Its hard to argue away from Porsche as they openly offer factory restoration for their cars. Though it ,ay be a little more difficult to source individual parts directly from Porsche, they stand by and offer complete service, which you certainly pay for.

    However, it is nice to see that Nissan has stepped their game in offering more and more parts. Though I’m still unsure if it is their acknowledgement of poor manufacturing from back in the day, or realizing that their only real staples are the “Z” and “GTR” to keep the brand alive and well.

    Toyota seems to be slow moving, but you have to respect their work in restoring other manufacturer cars in their restoration pit at Mega Web.

  3. Ian N says:

    I thought I read this website as “Japanese Nostalgic Car”…..

    Well as far as _Japanese_ cars are concerned, we all know Honda cares about its heritage, methinks Toyota, Nissan too – and Subaru are making some inroads in that direction, but where’s Suzuki? Not having been to Japan (unfortunately), i have no knowledge of any Suzuki Heritage Museum or the like, I’m willing to guess that Mazda values its past… but could be wrong. C’mon Ben, put us out of our (my) misery!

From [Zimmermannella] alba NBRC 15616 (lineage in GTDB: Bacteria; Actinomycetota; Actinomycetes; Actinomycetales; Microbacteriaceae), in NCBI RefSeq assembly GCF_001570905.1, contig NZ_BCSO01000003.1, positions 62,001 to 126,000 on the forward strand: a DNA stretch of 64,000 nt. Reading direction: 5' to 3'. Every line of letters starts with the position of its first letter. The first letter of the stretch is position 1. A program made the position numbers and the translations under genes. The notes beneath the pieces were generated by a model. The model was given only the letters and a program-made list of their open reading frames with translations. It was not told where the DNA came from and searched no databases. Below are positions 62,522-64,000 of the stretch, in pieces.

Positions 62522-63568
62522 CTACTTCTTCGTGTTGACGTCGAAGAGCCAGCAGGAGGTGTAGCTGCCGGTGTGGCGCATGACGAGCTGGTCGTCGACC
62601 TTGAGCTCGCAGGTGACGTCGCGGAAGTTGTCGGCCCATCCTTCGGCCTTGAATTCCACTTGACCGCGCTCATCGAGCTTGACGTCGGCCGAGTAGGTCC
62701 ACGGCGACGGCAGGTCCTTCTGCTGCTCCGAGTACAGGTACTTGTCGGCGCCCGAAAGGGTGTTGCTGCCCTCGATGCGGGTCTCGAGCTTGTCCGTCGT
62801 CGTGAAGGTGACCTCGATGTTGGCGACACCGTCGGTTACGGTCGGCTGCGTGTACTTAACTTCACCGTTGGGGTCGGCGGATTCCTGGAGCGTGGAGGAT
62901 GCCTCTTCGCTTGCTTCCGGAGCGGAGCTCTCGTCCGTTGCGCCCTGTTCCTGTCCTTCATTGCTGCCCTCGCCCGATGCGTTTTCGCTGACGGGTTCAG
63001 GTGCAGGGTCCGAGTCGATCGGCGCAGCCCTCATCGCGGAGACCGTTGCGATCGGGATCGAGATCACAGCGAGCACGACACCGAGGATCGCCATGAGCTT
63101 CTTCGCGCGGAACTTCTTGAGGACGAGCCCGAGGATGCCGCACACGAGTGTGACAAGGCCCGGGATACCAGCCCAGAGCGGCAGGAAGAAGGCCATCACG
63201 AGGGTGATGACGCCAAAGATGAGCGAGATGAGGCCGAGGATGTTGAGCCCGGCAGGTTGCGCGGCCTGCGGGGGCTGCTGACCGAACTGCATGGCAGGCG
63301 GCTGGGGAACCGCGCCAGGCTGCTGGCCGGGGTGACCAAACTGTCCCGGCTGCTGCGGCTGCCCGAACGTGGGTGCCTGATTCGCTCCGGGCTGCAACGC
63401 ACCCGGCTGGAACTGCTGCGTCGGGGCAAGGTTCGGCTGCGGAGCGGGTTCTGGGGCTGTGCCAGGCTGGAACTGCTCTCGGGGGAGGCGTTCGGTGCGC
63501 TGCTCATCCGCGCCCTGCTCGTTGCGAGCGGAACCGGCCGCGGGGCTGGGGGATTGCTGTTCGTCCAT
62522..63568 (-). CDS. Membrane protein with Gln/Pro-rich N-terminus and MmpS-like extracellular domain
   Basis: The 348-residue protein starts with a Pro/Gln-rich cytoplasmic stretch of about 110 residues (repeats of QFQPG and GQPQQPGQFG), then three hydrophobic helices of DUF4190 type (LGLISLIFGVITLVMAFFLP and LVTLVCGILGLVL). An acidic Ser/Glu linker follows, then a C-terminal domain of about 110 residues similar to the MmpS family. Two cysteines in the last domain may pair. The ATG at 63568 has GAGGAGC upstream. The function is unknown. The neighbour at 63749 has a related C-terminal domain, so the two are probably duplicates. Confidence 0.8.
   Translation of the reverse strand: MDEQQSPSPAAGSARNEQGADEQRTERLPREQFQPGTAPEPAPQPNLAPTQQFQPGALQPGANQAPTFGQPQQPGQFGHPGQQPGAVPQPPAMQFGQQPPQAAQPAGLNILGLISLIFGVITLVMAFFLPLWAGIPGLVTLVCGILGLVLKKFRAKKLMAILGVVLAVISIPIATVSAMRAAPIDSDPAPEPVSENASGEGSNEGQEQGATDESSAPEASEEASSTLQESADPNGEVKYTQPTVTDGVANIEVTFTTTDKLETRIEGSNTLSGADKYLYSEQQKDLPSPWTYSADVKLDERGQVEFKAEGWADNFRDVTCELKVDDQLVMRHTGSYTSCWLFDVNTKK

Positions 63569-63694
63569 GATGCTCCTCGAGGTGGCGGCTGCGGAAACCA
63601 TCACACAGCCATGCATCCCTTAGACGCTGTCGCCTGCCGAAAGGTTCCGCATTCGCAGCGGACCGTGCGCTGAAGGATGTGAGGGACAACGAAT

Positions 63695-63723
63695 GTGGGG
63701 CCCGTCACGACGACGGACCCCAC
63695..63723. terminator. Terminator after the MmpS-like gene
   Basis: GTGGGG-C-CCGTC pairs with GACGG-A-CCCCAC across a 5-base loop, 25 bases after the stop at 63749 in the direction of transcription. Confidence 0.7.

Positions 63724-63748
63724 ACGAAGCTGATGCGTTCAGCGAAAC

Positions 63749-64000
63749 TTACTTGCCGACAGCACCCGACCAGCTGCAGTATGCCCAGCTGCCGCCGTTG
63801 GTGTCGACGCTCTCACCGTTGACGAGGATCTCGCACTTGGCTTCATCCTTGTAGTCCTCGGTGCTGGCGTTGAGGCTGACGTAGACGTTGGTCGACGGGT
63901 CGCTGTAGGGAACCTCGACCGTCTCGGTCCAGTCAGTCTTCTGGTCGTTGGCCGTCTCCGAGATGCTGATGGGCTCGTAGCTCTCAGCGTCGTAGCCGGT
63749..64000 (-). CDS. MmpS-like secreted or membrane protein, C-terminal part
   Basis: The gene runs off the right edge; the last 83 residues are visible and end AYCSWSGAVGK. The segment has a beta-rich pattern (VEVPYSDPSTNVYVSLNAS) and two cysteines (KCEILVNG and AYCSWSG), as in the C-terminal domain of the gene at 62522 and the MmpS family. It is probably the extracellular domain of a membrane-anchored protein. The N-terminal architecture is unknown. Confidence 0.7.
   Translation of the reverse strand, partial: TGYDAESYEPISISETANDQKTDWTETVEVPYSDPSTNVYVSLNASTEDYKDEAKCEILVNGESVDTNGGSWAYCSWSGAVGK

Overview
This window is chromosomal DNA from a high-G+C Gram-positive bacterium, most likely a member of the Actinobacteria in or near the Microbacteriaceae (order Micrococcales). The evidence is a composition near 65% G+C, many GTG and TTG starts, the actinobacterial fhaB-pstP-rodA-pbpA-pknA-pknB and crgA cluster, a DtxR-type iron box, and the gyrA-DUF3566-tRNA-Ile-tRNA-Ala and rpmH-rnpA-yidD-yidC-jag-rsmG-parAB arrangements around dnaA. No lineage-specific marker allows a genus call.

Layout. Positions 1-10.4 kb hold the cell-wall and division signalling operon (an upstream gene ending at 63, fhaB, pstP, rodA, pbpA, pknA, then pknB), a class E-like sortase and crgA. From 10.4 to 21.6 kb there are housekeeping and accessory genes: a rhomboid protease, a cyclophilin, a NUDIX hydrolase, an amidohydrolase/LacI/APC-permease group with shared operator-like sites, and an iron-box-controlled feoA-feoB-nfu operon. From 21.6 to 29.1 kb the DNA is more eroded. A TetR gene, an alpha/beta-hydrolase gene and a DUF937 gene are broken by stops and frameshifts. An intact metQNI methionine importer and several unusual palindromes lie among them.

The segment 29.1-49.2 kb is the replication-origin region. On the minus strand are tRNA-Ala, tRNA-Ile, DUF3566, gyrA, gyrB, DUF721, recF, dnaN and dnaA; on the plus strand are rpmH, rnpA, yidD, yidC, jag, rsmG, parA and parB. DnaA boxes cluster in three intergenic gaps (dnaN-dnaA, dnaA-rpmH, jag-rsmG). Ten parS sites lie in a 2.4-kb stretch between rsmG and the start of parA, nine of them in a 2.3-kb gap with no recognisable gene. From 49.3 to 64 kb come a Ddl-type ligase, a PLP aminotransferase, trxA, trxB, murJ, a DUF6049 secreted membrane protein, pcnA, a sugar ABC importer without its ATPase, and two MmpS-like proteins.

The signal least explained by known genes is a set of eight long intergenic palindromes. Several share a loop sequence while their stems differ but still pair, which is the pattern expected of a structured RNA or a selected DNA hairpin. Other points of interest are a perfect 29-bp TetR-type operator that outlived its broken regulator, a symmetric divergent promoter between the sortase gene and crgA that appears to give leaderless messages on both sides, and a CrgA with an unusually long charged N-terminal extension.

I agree with PP – making “retro” cars is (in my eyes at least) nothing at all to do with “taking the best care of its heritage”, but more to do with perhaps applying a light nod in that direction – but mainly making wads of do$h if possible (they possibly ran out of ideas, so naturally hark back towards cars they once made with character). They could at the very least include the company history in the training manual for all staff at all levels.

    My enduring wish is to finish my Subaru Young SS resto then waltz in to then Subaru dealers to see first the blank faces, then secondly ask if they have any parts for my Subaru.